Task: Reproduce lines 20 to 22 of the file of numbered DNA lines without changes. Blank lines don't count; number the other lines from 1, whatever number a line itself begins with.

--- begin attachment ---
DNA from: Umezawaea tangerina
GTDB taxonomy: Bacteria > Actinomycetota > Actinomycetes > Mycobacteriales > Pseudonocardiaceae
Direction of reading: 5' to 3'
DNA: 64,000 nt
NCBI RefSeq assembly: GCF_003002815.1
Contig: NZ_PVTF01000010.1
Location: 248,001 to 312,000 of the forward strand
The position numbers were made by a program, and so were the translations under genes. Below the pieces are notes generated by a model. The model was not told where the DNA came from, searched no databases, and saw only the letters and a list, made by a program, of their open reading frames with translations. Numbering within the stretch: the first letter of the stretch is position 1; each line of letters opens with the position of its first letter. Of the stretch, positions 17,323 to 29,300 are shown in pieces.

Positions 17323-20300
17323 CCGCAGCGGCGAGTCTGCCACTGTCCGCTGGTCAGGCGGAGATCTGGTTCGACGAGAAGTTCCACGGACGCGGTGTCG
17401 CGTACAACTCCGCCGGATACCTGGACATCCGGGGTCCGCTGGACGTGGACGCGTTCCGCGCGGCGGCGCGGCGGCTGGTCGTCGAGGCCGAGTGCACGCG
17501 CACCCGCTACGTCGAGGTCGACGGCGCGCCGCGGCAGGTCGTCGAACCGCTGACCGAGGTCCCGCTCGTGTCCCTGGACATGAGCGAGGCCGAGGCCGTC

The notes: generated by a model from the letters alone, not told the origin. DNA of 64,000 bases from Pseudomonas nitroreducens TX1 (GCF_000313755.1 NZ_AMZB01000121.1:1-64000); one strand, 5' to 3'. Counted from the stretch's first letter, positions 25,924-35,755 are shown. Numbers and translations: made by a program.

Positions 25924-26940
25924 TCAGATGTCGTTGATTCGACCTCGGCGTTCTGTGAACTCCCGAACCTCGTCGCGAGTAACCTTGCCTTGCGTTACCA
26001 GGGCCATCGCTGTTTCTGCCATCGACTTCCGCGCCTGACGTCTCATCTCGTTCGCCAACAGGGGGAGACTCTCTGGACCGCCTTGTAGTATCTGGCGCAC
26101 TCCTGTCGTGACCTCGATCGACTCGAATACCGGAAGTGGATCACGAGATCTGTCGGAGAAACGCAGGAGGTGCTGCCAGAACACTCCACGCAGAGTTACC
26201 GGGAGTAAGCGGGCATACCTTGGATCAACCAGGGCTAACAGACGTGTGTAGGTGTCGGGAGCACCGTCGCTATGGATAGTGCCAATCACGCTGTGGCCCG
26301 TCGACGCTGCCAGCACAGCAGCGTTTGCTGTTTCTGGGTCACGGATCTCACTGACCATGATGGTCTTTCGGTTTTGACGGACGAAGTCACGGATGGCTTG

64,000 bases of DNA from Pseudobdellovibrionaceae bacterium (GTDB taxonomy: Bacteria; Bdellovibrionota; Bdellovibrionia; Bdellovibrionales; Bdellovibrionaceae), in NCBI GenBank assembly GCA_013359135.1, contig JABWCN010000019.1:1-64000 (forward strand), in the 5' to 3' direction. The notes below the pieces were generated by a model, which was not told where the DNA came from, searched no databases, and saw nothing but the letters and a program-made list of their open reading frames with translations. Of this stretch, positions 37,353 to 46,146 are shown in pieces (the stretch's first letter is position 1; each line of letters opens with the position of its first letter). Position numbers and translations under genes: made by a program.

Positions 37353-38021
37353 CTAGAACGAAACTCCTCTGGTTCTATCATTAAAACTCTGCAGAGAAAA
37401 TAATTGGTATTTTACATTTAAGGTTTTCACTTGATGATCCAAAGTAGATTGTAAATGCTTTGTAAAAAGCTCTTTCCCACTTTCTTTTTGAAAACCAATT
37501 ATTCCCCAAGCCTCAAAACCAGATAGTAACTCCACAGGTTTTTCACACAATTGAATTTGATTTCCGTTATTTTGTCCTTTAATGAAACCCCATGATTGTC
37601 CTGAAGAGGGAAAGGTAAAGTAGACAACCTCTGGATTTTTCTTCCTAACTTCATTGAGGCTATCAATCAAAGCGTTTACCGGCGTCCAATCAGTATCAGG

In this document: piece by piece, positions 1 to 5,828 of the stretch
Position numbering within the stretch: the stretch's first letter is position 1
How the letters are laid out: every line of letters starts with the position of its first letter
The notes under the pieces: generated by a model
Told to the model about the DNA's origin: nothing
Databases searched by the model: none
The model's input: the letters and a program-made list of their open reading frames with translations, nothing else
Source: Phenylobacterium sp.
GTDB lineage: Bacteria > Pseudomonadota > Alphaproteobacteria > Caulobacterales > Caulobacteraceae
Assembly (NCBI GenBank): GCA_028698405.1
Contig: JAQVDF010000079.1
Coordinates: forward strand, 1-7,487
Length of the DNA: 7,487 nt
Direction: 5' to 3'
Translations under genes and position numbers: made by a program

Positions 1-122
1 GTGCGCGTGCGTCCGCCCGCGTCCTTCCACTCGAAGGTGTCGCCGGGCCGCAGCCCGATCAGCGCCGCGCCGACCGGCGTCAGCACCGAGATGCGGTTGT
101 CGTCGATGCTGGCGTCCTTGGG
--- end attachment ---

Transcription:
64,000 bases of DNA from Pseudobdellovibrionaceae bacterium (GTDB taxonomy: Bacteria; Bdellovibrionota; Bdellovibrionia; Bdellovibrionales; Bdellovibrionaceae), in NCBI GenBank assembly GCA_013359135.1, contig JABWCN010000019.1:1-64000 (forward strand), in the 5' to 3' direction. The notes below the pieces were generated by a model, which was not told where the DNA came from, searched no databases, and saw nothing but the letters and a program-made list of their open reading frames with translations. Of this stretch, positions 37,353 to 46,146 are shown in pieces (the stretch's first letter is position 1; each line of letters opens with the position of its first letter). Position numbers and translations under genes: made by a program.

Positions 37353-38021
37353 CTAGAACGAAACTCCTCTGGTTCTATCATTAAAACTCTGCAGAGAAAA